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Three sets of political developments that matter to Asia Pacific

Editor’s Note: Dr. Jonathan D. London is a professor in the Department of Asian and International Studies and a core member of the Southeast Asia Research Center at the City University of Hong Kong. He wrote this article exclusively for Tuoi Tre News.

Three sets of political developments that matter to Asia Pacific
Three sets of political developments that matter to Asia Pacific

In recent weeks, international politics in Asia Pacific has continued to develop in fascinating ways, owing to a series of developments – both foreseen and unforeseen – which, while seemingly serving to reduce tensions, have in reality only served to instenify the pace and deepen the scope of diplomatic activity. Three sets of developments are worthy of special attention.

The first, oddly enough, is the US election result, which appears to have only further weakened the standing of US President Barack Obama, but which in fact likely strengthens the possibility that Mr. Obama will see the further development of his Asia agenda to be among the most important and achievable goals in the remainder of his second term.

Mr. Obama, whose presidency has been weakned mainly by the short-sighted obstructionism of the Republican Party, nonetheless will seek to take advantage of the Republicans’ electoral gains by pushing through the TPP, which protectionist elements in his own party had vowed to block.

The second major development in recent weeks was, of course, the APEC summit in Beijing. Perhaps most notably were the efforts of China to project itself as the center of Asia, the center of a new regional order, and the dominant and ‘indispensable nation’ in Asia.

For evidence of this, look no further than the new China-centered development bank complete with billions of dollars in infrastructure funds with weak accountability requirements designed to curry favor with neighboring countries, and the manner in which Beijing stage-managed the whole affair so as to appear China was at the center of a new regional ‘silk-road’ tributary network.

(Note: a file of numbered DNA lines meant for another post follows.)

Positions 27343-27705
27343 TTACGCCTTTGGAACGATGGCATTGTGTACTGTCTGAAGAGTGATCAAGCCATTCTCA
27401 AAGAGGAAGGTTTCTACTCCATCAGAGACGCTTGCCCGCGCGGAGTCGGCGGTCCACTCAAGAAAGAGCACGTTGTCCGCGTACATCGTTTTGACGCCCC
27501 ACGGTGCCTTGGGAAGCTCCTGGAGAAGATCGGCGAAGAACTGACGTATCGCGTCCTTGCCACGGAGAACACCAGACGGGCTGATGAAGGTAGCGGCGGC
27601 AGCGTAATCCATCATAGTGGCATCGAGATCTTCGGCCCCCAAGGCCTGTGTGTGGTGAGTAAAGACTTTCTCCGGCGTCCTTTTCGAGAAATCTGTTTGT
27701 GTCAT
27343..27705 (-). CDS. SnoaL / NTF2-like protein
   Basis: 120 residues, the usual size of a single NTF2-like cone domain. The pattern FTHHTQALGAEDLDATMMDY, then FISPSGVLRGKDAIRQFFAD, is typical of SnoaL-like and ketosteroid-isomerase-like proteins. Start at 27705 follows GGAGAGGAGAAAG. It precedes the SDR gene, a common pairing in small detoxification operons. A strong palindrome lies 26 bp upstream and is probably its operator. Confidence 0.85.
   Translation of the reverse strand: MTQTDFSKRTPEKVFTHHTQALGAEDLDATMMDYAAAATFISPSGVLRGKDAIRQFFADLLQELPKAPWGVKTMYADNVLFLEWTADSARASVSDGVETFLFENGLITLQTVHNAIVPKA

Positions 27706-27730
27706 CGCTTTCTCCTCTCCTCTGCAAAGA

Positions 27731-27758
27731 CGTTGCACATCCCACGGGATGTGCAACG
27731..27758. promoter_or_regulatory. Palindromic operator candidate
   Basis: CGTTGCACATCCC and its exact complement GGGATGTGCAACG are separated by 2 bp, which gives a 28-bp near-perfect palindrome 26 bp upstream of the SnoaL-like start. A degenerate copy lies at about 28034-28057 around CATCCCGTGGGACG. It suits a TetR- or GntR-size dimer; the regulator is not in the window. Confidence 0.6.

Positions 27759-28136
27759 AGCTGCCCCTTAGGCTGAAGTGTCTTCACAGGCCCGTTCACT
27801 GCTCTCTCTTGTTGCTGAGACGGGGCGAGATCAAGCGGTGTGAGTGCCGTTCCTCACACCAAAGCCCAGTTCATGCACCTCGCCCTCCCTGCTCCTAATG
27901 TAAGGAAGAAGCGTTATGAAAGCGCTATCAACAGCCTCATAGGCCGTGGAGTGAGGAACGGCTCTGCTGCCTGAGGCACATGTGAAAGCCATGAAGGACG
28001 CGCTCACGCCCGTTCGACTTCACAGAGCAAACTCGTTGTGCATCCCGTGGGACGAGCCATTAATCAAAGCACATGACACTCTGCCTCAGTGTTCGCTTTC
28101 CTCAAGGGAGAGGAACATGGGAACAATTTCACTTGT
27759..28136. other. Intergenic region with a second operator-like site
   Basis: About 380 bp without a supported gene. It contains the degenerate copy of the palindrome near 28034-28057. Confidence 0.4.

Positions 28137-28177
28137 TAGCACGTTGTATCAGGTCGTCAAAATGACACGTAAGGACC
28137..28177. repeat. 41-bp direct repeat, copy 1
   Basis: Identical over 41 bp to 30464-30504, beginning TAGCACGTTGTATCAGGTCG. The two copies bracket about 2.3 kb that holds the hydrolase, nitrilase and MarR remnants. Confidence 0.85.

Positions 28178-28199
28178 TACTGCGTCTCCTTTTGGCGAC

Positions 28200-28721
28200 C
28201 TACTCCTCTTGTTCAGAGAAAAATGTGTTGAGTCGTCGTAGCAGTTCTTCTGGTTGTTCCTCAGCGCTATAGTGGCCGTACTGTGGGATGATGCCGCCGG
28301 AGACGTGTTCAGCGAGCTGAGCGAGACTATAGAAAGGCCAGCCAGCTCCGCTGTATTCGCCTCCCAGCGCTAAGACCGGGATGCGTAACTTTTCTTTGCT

Finally we come to the ASEAN Summit in Myanmar, at which both President Obama and Chinese Premier Li Keqiang were present, along with Shinzo Abe and others. ASEAN itself remains divided, as it always will be, at least with respect to international security matters.

The proceedings were mostly friendly and saw no major flareups. Observing them, it is hard not to conclude that Vietnamese Prime Minister Nguyen Tan Dung and Mr. Obama have a comfort level with each other that, one would stand to reason, bodes well for the development of relations between Vietnam and the US for the remainder of the US president’s term.

It is also clearer than ever that Vietnam is at the center of a grand competition between Beijing and Washington for influence in Southeast Asia. Everyone hopes relations between the two countries will not descend further into rivalry.

In the meantime, Vietnam’s difficult but unavoidable challenge of maintaing warm relations with both countries will face further tests. Vietnam stands to benefit from warm relations with both countries. There are, however, certain tensions that will continue to threaten peace. These are indeed interesting times.